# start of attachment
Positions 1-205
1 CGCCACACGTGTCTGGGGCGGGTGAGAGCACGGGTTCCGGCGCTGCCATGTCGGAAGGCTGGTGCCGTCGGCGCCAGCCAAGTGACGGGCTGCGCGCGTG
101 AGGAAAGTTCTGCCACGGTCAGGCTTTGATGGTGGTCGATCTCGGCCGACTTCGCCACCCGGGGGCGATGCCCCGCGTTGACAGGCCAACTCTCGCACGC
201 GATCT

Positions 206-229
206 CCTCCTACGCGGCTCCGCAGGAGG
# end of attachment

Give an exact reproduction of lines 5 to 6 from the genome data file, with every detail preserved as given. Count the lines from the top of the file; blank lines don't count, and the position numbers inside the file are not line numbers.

Positions 206-229
206 CCTCCTACGCGGCTCCGCAGGAGG